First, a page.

Moodling? Procrastinating? Either way, it’ll get done.

This won’t be a long entry, because I’m procrastinating – I’ve got to get back to my moodling.

I feel so much better about not getting things done since my coach turned me on to Brenda Ueland’s 1938 book, “If You Want to Write.”  Apparently, all of this “sitting around” and feeling like I’m not “creating” is actually a necessary part of the creative process.  The only part that’s not necessary is feeling like I shouldn’t be putting things off. (I’m still working on removing that nasty word, “should,” from my vocabulary.  You have my permission to punch me lightly if you hear me say it.)

Procrastination.  The word still haunts me, three and half decades after the first time I was accused of possessing that trait.  I had an assignment to write an extensive (by Grade 6 standards) travel journal about an imaginary trip I was to take to a foreign land.  The teacher gave us six weeks to complete it, the longest window I’d ever been given for a school assignment to that point.  It would have seemed ridiculous to start working on it right away.  Wouldn’t you have agreed?

Still, geek child that I was, I was probably pretty excited about it at first, so I hurried with my mom to a travel agent’s office, where I picked out a brochure for a guided tour to Africa.  (Woah, until this very moment I hadn’t made the connection  between that paper and my still unfulfilled desire to travel to Africa – criminy, what lurks in the crevices in my brain is astounding.)  But then I did nothing else except worry about the damn project for an entire month.

As it turned out, one week definitely wasn’t enough time to write about all of my amazing adventures in Addis Ababa and the Serengeti.  My mom stayed up LATE with me the night before the paper was due and typed my report  — I wrote every word of it, but she definitely ran the production side.  I might have even fallen asleep before she was done, it was that late.  And I was in that much trouble.  I don’t ever remember my parents being as upset with me before then as they were that night.  They made it very clear that this sort of thing – their doing MY work – would NOT happen again.  (Of course, it didn’t.  I wasn’t that slow on the pick up.)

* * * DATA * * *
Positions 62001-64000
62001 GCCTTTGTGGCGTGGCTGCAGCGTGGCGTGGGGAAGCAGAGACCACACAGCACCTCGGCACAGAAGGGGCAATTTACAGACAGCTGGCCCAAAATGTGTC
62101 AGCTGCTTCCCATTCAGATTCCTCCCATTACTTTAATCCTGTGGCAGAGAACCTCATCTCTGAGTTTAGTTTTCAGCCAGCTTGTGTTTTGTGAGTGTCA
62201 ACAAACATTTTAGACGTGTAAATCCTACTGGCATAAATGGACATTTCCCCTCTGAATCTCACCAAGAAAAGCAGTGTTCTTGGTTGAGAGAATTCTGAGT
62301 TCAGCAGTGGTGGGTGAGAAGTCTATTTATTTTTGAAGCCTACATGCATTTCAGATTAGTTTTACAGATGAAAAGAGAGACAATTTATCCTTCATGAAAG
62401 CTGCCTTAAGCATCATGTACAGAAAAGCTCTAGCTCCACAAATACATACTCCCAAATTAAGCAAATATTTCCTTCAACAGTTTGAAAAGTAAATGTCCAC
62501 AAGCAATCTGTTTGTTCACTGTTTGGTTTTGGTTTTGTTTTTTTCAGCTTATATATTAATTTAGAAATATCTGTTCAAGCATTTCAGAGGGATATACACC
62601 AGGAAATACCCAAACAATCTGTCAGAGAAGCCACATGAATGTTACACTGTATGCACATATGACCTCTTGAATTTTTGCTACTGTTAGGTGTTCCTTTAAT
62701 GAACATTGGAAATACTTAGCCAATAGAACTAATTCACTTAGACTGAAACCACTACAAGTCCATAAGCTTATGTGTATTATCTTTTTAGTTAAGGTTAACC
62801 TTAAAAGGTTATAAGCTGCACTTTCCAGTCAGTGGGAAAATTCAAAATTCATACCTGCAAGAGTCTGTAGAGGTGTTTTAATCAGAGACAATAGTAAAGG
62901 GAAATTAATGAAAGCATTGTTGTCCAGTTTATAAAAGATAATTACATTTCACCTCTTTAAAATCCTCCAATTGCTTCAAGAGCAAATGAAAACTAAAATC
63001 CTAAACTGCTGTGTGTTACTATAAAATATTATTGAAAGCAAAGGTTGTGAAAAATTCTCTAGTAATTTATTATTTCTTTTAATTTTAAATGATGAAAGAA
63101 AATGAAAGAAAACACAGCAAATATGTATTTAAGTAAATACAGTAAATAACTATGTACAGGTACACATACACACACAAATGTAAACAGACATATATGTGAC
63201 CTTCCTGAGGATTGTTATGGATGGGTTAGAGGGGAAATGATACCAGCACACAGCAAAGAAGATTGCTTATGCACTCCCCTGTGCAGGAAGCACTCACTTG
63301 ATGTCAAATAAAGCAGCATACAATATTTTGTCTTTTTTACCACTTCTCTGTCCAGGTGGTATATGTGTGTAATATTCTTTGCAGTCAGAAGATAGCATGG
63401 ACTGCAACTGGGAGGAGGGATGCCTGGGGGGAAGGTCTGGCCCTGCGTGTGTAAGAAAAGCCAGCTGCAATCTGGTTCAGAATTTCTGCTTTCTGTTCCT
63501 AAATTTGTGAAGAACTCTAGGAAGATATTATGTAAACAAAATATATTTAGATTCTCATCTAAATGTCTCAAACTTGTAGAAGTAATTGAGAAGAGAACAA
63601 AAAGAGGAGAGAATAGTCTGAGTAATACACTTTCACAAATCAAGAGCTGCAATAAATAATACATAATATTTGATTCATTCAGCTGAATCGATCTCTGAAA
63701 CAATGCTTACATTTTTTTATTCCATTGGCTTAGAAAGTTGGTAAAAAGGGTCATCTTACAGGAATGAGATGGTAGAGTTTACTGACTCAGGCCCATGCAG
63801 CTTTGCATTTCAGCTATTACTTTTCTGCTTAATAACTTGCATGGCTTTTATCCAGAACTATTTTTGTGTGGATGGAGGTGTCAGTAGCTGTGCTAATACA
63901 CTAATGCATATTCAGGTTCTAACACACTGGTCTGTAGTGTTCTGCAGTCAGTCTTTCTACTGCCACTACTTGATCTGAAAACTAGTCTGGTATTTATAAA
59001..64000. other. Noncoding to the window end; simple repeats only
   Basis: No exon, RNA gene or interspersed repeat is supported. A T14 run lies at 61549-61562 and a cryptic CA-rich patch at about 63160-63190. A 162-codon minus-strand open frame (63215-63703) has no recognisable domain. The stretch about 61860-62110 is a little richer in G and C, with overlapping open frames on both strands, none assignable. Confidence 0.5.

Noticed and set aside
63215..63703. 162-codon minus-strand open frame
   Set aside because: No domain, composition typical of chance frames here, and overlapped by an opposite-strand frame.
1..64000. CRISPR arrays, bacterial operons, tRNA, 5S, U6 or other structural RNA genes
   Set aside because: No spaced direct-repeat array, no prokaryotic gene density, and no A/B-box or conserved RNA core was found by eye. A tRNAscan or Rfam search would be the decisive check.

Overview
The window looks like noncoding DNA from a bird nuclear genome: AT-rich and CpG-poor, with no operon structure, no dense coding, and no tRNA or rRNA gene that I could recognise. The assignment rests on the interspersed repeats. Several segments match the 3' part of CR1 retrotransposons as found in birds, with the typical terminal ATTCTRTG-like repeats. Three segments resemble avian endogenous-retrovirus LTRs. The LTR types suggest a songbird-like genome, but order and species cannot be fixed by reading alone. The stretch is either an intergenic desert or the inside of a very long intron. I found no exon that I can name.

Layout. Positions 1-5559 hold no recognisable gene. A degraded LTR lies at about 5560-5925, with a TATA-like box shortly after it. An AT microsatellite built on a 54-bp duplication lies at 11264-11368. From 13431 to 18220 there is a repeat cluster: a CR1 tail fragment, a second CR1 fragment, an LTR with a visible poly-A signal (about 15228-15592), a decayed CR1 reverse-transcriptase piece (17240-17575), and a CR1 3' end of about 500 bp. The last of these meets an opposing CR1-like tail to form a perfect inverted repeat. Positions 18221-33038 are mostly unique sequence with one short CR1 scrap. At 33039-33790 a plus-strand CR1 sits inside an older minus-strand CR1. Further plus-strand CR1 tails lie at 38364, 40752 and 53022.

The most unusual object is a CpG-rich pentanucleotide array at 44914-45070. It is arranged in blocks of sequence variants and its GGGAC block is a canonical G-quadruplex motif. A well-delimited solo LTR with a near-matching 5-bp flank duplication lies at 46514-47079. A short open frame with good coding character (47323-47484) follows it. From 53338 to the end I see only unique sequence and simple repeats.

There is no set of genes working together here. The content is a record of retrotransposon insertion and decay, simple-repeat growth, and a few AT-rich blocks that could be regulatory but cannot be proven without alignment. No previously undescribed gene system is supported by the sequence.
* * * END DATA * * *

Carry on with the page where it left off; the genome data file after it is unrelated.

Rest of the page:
You’d think that kind of “life lesson” might have stayed with me, yet I find myself on days like today still watching deadlines approach like a deer in the headlights.  Do I have a serious time management issue, or is the waiting just part of my process?

Brenda Ueland helps me believe it’s probably the latter. She writes, “the imagination needs moodling – long, inefficient, happy idling, dawdling and puttering.”  She learned from Tolstoy the importance of being idle, “because thoughts come so slowly.  For what we write today slipped into our souls some other day when we were alone and doing nothing.”

I am alone, and in a moment, I will be doing nothing.  I wish all of you who, like me, are in pursuit of your inspiration, more of the same.  Moodle on, fellow warriors, moodle on.

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